The difference between the government’s summary of the OIA investigation and the actual OIA Final Report almost certainly would have come to light had the government provided the trial court with the full copy.  It did not.  Along with its summary, the government submitted to the trial court ex parte what it said was the OIA Final Report, but in fact was only the first five pages of the ten-page report (and included none of the documents in the appendix, 76 pages in all).  The first five pages of the OIA Final Report contain “background” information, investigative notes, and a full reproduction of Officer Childs’s account of an inmate assault in his Incident Report without  any indication that that account was being questioned; the findings adverse to Officer Childs begin on the sixth page. 

As a result, the Court of Appeals found that that the government did not fulfill its due process disclosure obligations in this case and that its failure to provide the court and the defense with complete and accurate information thwarted the trial court’s ability to require strict compliance with Brady.  In language that is sure to find its way into many motions and appellate briefs, the court held that:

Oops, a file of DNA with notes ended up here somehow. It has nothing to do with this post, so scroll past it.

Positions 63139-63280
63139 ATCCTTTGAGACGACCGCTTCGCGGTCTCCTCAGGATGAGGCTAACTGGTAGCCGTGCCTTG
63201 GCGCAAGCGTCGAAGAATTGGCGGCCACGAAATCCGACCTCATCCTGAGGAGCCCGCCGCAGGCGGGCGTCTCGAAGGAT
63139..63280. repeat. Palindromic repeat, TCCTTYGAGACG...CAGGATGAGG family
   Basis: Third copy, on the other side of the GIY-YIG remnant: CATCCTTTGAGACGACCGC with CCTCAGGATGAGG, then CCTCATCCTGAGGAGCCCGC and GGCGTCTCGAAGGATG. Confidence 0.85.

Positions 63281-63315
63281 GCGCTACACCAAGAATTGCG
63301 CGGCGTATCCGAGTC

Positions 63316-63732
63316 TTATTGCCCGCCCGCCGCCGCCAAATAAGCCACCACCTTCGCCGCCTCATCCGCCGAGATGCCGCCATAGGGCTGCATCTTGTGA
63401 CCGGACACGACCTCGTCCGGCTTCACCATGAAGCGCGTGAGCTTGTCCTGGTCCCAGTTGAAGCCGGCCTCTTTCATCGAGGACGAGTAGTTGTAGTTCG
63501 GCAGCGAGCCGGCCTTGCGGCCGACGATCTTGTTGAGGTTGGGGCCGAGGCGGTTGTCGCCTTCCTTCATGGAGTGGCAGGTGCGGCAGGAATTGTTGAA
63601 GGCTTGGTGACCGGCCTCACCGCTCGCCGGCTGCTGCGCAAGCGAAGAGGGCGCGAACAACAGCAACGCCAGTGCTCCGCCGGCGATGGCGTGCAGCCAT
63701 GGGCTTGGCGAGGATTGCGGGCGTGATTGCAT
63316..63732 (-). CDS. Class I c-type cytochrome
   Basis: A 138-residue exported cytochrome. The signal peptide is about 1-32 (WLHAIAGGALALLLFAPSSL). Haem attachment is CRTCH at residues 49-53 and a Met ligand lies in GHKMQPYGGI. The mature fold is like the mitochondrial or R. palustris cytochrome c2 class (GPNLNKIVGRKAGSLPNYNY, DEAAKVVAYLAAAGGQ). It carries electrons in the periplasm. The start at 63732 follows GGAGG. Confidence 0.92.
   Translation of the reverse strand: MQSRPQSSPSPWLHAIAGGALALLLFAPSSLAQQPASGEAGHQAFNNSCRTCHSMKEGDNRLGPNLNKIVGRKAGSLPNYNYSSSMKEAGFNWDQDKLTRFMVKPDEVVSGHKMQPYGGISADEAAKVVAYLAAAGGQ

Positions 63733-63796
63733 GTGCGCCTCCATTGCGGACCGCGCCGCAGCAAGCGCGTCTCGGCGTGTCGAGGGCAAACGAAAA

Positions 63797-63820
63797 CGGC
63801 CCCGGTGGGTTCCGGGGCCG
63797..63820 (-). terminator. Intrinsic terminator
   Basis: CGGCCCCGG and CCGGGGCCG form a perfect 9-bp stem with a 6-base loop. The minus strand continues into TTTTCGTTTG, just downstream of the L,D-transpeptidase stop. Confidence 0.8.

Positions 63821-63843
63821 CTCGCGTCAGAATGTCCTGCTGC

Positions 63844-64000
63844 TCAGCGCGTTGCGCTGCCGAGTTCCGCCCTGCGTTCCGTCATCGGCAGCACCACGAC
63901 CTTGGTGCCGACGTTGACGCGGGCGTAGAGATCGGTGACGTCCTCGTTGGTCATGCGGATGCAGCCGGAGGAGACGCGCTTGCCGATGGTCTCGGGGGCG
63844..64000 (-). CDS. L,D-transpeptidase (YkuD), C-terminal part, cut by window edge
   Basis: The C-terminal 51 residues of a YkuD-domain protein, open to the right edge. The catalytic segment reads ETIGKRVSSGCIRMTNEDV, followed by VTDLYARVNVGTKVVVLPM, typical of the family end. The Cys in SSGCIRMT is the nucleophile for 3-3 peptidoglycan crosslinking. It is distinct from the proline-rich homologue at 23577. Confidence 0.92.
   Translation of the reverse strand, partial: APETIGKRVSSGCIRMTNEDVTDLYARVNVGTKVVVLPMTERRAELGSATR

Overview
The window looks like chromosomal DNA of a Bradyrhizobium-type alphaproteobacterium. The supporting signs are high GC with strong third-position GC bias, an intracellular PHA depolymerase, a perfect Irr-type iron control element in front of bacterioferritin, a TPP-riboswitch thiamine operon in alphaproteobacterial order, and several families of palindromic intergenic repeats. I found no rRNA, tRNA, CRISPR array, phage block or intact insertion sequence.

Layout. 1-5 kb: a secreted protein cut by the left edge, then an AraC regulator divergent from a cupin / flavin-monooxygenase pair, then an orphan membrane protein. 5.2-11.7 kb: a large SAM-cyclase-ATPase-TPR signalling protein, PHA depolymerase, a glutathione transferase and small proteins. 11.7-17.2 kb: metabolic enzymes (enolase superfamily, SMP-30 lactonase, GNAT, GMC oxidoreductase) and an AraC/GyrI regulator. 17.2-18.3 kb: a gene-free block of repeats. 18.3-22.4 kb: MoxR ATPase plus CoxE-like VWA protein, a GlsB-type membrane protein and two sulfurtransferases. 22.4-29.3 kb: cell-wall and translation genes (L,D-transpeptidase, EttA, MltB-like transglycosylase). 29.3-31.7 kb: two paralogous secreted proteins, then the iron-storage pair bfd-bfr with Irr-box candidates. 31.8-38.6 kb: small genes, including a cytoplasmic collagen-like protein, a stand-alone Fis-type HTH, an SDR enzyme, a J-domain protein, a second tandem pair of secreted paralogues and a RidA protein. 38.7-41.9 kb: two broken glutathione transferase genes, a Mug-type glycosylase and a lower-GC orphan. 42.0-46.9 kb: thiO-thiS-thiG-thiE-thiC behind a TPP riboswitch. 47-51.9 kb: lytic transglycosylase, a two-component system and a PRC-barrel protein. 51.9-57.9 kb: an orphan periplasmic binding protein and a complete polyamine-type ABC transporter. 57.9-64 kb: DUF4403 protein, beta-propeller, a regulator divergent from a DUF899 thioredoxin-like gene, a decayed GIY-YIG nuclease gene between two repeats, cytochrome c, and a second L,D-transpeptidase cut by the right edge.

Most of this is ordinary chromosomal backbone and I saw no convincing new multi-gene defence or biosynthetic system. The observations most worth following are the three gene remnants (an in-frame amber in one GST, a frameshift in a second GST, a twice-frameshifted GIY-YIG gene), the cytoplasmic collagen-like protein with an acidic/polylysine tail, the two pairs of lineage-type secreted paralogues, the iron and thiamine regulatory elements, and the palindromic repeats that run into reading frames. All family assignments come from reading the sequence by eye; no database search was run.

Prosecutors have a critical role in ensuring the fairness of criminal trials.  They are the representative of the sovereign, whose “interest . . . in a criminal prosecution is not that it shall win a case but that justice shall be done” . . . Prosecutors are thus obligated to play a dual role at trial; they must advocate for the government with “earnestness and vigor” . . . but they also have an obligation under Brady “to assist the defense in making its case” . . .

At least in the abstract, it is easy to articulate what constitutes “favorable” information subject to disclosure under Brady.  It is information “of a kind that would suggest to any prosecutor that the defense would want to know about it” because it helps the defense. . . The defense perspective controls . . .